“Not while Lleu lives. Lleu is the queen’s son, I am not. I will serve as Britain’s regent, perhaps, or its steward.”
“There is no greater service on this earth than stewardship,” said Kidane. “A true king is his people’s steward; their lives, and their faith, are in his hands.”
Turunesh began to pour the coffee, still berating Medraut. “And that you would call the hermitage at Debra Damo a prison, after your visit there with the emperor Caleb himself as your guide! You were aglow with holiness and delight on your return.”
“You speak perfect truth, as ever,” Medraut admitted, glowing again with the memory of that visit: the rare, clear air of the amba plateau, the fantastically carved and gilded church there, the reservoirs hewn from the living rock, the twisted strap of leather rope that was the only way up the cliff. He thought of the emperor Caleb’s companionship, of his trust and honor.
“Now I have become—”
He hesitated, and Turunesh murmured without looking up from her deft hands: “Warrior, statesman, huntsman. Lion killer.” She raised her head from the coffee at last, and smiled, though she did not meet his eyes. No Aksumite had ever met his eyes. They would have considered it a great insolence to do so; he was the eldest son of Britain’s high king.
“And Christian,” Turunesh added, smiling still. “You were baptized here. What will Artos your father say to that?”
“He’ll say, Africa is always producing something new.”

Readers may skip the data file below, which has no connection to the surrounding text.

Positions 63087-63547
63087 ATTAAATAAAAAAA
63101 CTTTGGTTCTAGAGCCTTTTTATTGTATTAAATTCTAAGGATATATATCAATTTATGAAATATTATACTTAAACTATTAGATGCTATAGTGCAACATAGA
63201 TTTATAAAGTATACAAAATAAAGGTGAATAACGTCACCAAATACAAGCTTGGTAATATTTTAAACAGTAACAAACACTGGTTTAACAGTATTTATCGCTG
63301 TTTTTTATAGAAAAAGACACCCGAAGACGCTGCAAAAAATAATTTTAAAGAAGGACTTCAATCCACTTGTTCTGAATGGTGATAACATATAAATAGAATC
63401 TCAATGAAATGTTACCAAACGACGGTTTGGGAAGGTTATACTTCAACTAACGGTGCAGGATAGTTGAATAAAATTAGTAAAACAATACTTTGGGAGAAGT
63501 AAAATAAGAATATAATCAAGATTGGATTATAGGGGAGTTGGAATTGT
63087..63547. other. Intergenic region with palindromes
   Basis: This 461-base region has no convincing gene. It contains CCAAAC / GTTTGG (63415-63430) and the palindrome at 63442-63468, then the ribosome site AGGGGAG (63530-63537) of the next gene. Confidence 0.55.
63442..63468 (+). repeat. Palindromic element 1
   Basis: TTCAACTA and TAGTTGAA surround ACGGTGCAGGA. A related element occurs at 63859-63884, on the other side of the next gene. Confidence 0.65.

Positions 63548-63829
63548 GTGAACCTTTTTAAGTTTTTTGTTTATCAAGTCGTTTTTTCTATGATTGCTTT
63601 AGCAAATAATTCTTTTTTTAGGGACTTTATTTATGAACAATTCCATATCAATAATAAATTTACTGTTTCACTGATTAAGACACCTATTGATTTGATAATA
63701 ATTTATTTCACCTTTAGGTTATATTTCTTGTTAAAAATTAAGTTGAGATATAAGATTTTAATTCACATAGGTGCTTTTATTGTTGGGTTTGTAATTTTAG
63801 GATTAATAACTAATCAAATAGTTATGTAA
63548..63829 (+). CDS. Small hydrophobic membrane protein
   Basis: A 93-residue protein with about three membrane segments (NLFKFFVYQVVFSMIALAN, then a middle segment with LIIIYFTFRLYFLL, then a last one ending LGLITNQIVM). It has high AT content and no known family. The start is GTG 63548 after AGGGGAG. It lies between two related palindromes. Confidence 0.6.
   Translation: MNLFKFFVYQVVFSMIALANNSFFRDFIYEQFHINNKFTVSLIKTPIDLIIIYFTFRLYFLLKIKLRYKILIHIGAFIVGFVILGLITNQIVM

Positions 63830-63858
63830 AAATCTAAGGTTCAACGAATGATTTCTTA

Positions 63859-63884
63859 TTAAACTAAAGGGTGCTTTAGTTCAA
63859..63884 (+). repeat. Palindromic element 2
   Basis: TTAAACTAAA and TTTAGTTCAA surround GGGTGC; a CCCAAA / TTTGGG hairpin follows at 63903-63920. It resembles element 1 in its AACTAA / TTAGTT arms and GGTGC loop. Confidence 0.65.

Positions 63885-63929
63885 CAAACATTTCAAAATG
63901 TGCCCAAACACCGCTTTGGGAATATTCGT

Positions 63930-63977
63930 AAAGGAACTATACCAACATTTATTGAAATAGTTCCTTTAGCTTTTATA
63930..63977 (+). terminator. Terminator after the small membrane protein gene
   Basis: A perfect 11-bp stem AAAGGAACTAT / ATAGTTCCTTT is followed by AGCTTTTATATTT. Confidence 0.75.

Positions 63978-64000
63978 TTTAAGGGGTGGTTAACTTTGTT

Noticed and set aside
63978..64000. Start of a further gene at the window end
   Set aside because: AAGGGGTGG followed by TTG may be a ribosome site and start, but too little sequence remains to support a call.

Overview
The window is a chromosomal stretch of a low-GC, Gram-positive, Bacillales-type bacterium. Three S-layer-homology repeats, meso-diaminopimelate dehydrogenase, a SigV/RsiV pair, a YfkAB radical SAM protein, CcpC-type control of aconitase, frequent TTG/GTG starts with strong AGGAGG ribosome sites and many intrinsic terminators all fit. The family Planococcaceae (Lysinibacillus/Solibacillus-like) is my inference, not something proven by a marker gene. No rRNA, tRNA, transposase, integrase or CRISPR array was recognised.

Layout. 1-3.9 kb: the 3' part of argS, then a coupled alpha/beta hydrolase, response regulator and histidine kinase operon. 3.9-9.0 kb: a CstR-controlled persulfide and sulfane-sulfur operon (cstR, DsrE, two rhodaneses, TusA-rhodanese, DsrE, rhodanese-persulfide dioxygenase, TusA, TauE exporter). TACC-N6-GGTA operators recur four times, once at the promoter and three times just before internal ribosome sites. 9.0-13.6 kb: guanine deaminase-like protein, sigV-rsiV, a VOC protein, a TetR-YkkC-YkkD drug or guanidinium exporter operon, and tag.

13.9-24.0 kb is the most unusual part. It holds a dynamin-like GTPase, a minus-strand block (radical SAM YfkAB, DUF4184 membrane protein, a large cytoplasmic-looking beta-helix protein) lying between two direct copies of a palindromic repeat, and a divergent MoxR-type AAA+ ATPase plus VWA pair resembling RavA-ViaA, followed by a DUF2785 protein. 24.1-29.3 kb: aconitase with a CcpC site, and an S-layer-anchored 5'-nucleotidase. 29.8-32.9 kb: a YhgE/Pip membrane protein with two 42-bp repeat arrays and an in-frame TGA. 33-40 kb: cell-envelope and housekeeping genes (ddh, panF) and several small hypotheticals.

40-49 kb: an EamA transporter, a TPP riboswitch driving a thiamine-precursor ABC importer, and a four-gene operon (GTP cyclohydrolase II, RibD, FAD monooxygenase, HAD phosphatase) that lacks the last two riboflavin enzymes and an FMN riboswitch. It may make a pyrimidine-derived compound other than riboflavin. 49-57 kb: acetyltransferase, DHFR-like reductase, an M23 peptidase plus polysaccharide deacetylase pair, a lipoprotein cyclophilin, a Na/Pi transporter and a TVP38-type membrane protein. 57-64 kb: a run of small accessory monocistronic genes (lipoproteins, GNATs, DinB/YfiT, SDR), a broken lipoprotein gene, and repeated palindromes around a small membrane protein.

They all three laughed together.
Kidane held out his hand again to Medraut. “Get off your knees, you sentimental boy,” he said.
Medraut took his seat, embarrassed. Turunesh handed him his coffee, bitter and black. He cupped the hot beaker between his hands, breathing in the strong steam.
“I’ve put a great dose of honey in it,” Turunesh said, “to sweeten it for you. I know you don’t really like it.”
“I like the smell.”
“You have to share a cup with us, this last night before you go.”
“I know.” Medraut sighed again. “If the kingship of Britain were offered to me tomorrow, I would throw it away for the promise that I will share another cup of coffee with you before I die.”
“Don’t,” Turunesh said softly. “You will set me to weeping.”
Medraut sipped gingerly at the steaming black liquor.
“Sweet enough?” she inquired.
“‘Out of the strong came something sweet,’” he murmured, quoting Samson’s riddle of bees and honey in the carcass of the slain lion.
“Lion killer,” Turunesh murmured in answer, teasing. “What did you mean, you have left us with nothing of yourself? I shall never pass your lion skin hanging in the reception hall without thinking of you.”
They drank the coffee. The lamps in the standards that stood about the garden court began to burn low. Turunesh lifted one down.
“‘Return, return,’” she whispered to the lamp, as though she were weaving an incantation. The flame burned steadily, pale white-gold and smoky blue, the color of Medraut’s hair and eyes. “‘Return, return.’”
Her father could not have heard her, but Medraut could. Turunesh whispered the words Kidane had read aloud earlier from the Song of Songs. “‘Return, return, that we may look upon you.’”